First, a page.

Former Gov. Rod Blagojevich's Ravenswood Manor home is off the market.
The 3,800-square-foot Mediterranean-style home got national exposure two weeks ago as the backdrop for Blagojevich's final news conference before he headed to federal prison in Colorado to begin a 14-year sentence.
But the "upheaval" of Blagojevich's recent departure has made it too stressful for his family to entertain offers on the house, and Patti Blagojevich, the state's former first lady and listing agent, has temporarily taken it off the market, a family spokesman said Monday.
"Patti believes it's best for (daughters) Amy and Annie to avoid the stress of showing a house during a time which has already been filled with so much upheaval," spokesman Glenn Selig said in a statement. "Showing the home is just too much for the girls to go through right now."
The house went on the market in October for $1.07 million, thought the price was later dropped to $998,000 -- about double what the Blagojeviches paid when they bought the house in 1999.
The house, which sits on a 50-foot-wide corner lot, has five bedrooms, four baths, three fireplaces, a library, a music room and a 2,200-square-foot gym in the basement.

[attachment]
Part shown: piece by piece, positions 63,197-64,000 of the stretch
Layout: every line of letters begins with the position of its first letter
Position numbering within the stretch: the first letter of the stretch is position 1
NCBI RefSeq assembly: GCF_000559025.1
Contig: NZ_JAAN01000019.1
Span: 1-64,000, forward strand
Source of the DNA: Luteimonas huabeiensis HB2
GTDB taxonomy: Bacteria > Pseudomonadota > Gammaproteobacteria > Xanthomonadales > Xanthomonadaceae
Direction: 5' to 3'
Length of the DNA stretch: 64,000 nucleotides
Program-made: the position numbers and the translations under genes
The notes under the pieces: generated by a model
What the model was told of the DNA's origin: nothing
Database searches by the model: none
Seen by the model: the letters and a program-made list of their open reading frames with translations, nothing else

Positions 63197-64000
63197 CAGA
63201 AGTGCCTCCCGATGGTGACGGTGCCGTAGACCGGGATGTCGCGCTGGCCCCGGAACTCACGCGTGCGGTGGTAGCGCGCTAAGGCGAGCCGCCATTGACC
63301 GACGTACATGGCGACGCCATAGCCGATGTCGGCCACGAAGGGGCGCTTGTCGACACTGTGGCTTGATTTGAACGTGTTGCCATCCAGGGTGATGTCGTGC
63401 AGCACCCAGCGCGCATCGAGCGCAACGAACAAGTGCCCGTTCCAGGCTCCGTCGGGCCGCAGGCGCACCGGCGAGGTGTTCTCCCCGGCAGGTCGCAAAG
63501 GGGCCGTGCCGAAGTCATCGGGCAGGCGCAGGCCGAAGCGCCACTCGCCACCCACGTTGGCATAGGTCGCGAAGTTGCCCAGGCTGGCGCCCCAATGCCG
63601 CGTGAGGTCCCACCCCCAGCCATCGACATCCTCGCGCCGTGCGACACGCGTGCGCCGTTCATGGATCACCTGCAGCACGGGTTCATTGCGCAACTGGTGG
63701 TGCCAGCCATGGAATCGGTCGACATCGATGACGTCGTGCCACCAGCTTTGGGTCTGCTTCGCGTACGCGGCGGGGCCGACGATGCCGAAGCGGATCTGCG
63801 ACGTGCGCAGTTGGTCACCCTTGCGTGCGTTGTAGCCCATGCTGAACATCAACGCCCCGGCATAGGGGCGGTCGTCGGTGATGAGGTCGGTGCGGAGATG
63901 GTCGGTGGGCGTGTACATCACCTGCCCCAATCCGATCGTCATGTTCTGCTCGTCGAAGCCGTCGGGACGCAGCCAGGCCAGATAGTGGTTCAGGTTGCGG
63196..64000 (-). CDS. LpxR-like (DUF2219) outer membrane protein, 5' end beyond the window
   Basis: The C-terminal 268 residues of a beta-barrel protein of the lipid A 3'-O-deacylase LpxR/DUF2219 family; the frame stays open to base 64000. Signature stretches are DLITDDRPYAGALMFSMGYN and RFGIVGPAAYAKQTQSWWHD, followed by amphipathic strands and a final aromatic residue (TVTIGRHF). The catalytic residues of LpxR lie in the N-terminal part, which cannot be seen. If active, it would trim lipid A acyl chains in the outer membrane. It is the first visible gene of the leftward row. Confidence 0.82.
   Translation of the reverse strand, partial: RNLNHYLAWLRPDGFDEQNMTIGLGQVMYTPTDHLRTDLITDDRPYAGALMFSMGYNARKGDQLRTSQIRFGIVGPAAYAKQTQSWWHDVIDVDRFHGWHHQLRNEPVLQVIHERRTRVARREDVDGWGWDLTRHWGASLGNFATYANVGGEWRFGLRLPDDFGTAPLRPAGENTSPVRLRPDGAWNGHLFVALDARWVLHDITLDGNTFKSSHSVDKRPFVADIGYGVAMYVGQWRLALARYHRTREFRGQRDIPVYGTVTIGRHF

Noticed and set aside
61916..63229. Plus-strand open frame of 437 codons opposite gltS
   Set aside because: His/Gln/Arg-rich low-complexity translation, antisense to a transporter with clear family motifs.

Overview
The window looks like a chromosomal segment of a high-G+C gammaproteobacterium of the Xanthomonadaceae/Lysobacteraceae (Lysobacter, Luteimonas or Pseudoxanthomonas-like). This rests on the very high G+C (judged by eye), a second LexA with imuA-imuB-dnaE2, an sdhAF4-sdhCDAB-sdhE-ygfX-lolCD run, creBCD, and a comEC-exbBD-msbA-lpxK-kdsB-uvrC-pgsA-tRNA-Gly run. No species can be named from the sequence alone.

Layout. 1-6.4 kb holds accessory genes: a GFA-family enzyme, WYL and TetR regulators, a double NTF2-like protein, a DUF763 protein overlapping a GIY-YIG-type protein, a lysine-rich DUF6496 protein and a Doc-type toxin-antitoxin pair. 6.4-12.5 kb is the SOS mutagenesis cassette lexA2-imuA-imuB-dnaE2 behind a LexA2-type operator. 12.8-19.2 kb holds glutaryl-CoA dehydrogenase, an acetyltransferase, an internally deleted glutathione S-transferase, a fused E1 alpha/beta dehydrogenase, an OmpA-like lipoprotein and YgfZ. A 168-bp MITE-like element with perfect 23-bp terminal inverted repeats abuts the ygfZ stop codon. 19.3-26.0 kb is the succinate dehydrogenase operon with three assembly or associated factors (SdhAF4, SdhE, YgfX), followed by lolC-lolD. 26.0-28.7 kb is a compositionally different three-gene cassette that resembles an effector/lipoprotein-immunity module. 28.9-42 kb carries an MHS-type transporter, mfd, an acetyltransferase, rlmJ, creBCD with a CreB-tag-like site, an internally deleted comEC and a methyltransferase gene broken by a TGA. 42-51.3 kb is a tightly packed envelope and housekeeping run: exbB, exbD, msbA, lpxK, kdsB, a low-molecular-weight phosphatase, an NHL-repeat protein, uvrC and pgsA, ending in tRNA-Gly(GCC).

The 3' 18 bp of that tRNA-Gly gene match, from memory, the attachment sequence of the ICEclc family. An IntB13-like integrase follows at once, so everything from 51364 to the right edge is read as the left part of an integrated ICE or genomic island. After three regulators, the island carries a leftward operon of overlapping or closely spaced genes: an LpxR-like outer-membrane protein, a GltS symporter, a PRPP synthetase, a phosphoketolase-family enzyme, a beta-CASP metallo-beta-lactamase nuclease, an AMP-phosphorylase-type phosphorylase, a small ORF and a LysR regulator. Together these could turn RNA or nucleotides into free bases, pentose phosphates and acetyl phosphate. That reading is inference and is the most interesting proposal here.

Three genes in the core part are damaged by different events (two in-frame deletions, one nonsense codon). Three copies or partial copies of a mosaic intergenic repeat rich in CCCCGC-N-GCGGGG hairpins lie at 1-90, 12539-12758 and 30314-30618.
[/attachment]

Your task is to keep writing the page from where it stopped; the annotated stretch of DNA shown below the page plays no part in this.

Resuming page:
When it went on the market, Patti Blagojevich said the family no longer could afford to stay in the home, and Rod Blagojevich has noted his financial struggles since his 2008 arrest as a reason the couple took the unusual step of appearing on reality TV shows while he was awaiting trial.
The house was the scene of multiple news conferences by the former governor as he battled corruption charges, and in a recent TV interview, Patti Blagojevich recalled the morning in 2008 when FBI agents marched her husband out of the house. Blagojevich later was required to post the house, and a condo in Washington, as bond while he awaited sentencing.
The day before reporting to prison March 15, Blagojevich gave a 15-minute speech in a side yard, then spent about 45 minutes shaking hands and signing autographs for a throng of supporters massed outside the front door. Television news trucks and reporters surrounded the house overnight and followed Blagojevich to the airport, likely marking the last time the house will appear on national television -- at least until it goes on the market again.
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